"melting" image

Hi! What is the reason of such distortion, it looks like a melting picture, blowing down.
Can’t upload video here, attaching a sequence of shots of what it looks like.
it appears randomly and does not depend on network or server load.
Sometimes for a long time a great image, sometimes such interference on different cameras.
I have cameras from different manufacturers, in different resolutions and bitrates, it doesn’t depend on that either

I’m no expert on video, but I’m pretty good on networking, and this looks like network issues to me. UDP streams have to arrive without error or things will get whacky at the point the error occurred (the top of the frame looks fine), and will remain so until the next successful full frame. At the nearest point to the server where all of the cameras having the issue share a network path, hook up a computer and run iPerf in UDP mode from the Bluecherry server (using the far end as the source) to check for throughput, jitter, latency, and most importantly lost packets. You also might be able to mitigate this by sending more key frames, but that’s a band-aid. iPerf is free and you can run it on Linux or Windows. If you find an issue, work your way back toward the server to find where the problem disappears, which would indicate the next-in-line device as the culprit (or cabling / other layer-1 issues).

1 Like

I’m no expert either, but it actually looks more like what happens when the video chip (GPU) gets too hot. I’ve seen things like that happen before. If you aren’t using GPU decoding, then it’s likely that your CPU can’t handle everything you’re throwing at it.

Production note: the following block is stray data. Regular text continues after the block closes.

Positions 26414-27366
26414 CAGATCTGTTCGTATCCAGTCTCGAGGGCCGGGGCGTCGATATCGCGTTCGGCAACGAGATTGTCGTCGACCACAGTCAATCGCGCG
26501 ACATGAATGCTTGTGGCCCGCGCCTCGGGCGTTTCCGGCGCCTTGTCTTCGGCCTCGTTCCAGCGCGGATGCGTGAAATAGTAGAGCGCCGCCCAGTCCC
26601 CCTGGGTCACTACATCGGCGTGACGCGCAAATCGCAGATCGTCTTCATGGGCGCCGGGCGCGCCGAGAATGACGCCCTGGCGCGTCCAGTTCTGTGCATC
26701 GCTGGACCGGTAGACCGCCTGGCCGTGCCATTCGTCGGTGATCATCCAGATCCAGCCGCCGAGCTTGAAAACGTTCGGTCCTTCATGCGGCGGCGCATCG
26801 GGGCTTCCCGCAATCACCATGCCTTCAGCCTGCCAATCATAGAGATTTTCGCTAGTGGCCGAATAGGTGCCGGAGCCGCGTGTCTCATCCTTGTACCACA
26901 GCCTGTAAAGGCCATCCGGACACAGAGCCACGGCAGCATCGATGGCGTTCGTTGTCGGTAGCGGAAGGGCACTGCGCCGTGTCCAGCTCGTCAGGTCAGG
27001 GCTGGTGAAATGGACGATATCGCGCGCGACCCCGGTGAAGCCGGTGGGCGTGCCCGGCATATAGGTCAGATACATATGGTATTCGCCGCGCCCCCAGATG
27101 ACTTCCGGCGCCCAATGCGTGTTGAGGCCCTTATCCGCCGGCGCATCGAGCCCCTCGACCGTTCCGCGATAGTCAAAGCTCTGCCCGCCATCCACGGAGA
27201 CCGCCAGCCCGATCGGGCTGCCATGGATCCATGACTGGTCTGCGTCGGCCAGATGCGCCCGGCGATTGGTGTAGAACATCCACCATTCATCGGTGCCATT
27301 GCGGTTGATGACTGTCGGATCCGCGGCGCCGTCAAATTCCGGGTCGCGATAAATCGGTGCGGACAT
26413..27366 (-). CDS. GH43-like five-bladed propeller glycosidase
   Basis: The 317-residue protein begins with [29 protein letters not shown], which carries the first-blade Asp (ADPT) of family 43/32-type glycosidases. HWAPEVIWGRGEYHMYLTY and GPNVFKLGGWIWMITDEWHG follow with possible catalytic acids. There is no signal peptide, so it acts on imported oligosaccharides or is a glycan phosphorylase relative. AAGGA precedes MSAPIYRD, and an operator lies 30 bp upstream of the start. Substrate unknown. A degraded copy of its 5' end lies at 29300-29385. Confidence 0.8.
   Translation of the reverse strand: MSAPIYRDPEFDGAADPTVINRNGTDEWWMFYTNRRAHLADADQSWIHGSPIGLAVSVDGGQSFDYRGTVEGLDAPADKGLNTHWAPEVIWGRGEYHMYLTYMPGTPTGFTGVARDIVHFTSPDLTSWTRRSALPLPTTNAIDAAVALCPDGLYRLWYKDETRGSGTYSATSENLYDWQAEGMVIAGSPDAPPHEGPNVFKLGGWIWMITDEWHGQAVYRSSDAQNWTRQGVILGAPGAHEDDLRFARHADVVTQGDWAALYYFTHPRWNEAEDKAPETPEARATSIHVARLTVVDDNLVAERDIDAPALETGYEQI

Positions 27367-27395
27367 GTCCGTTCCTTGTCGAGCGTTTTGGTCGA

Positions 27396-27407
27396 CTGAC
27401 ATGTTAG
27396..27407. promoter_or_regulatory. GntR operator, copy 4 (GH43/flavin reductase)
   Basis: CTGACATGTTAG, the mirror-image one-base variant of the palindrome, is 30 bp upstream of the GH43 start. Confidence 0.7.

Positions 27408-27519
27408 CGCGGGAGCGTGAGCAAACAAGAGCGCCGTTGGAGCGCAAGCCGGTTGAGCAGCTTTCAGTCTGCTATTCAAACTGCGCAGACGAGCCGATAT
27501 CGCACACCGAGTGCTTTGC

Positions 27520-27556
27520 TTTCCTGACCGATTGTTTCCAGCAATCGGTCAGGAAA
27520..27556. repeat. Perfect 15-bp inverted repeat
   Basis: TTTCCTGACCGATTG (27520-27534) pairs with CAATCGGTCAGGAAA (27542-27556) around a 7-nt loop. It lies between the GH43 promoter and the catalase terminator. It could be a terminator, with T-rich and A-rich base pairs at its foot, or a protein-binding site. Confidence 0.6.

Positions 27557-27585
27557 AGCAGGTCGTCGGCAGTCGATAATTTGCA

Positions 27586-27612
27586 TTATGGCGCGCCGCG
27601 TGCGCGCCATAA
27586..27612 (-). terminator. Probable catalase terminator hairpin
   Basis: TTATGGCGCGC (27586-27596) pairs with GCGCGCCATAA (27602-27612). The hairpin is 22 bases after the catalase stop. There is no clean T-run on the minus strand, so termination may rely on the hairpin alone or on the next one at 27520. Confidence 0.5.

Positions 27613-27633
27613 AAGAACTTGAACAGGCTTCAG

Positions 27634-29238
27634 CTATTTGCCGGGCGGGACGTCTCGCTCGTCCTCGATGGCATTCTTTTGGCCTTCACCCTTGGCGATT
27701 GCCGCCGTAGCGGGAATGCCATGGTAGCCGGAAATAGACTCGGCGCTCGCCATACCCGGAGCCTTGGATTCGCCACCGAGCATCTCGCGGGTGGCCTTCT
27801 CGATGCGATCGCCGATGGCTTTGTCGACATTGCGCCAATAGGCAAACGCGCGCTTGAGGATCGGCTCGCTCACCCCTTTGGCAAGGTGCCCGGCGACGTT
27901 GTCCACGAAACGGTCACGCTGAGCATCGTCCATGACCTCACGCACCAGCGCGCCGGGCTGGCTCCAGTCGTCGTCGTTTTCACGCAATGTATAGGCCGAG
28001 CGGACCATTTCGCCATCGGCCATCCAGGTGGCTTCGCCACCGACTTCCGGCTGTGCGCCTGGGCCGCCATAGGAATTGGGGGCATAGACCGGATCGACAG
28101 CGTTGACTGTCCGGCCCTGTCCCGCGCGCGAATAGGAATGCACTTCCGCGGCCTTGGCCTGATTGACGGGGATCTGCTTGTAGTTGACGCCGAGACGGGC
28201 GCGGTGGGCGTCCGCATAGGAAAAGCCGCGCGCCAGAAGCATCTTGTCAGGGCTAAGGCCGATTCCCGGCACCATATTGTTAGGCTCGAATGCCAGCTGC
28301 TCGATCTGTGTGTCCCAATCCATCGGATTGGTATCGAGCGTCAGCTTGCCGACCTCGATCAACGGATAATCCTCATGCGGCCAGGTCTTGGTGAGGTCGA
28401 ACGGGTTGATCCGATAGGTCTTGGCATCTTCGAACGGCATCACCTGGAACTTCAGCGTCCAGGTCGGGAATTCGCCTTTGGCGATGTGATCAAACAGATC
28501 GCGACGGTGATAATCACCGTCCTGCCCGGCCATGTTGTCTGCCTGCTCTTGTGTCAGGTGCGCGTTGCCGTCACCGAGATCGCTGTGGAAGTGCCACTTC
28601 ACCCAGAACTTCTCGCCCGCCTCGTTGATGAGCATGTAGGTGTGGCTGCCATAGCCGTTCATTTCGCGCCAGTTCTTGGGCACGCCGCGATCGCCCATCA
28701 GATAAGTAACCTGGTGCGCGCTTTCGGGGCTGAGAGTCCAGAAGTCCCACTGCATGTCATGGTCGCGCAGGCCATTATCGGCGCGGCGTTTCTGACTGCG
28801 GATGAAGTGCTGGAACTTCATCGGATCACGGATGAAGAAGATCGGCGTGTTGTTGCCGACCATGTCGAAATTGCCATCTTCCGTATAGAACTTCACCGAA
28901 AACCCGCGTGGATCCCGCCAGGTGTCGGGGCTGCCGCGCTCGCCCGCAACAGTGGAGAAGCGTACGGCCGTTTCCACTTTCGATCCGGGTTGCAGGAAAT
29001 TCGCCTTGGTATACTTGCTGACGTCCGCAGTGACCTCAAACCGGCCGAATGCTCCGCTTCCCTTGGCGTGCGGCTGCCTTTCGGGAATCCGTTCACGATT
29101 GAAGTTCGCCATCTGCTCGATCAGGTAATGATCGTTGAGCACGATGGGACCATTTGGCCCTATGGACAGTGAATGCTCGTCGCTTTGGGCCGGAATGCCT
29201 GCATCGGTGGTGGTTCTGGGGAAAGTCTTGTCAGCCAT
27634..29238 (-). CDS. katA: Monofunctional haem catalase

Try changing your video decoding (vaapi) settings and see if it makes any difference.

Are you by any chance using BlueCherry in a VM or docker container? There are extra considerations to enable vaapi if so. No matter what, if you aren’t using an intel CPU with built-in graphics, vaapi won’t work in bluecherry.

1 Like

I agree it seems like a networking issue. Are the cameras wired or wireless?

Yes I also agree, appears to be network. I have 18 cameras in use and all are set for continuous record and have not experienced that effect on any of mine. I have several generic Chinese IP cameras from Amazon. As Curtis asked, are these wired or wireless. All of mine are wired. I have an extensive background in Networking. No matter what anyone wants to tell you, WiFi is not all what it is cracked up to be. You have to be sure there is no overlapping channels with neighbors and things. If you cameras are both wired and wireless, try it on wired / Ethernet when you can. My logic with WiFi cameras, they still need power, less they have a real good solar option with them. So the WiFi camera still needs power and you have to get power to them, so for myself and my logic, I just run the POE through the Ethernet wire, and have all of mine wired Ethernet. (If you rent or can’t run extra wires I can understand wireless being your only choice. You might need or want to update your wireless router or access point if it is a few years old. There are just to many variables when trouble shooting Wireless issues. Again is it just one or two cameras or all of them when it does have the issue? Best of luck, sorry I don’t have any further ideas at this time to suggest. There was also a freeware program that would show you the WIFI and the bands and channels. Can’t think of its name off hand. But in my profession I have found issues where I had to change the channel an Access point was running on.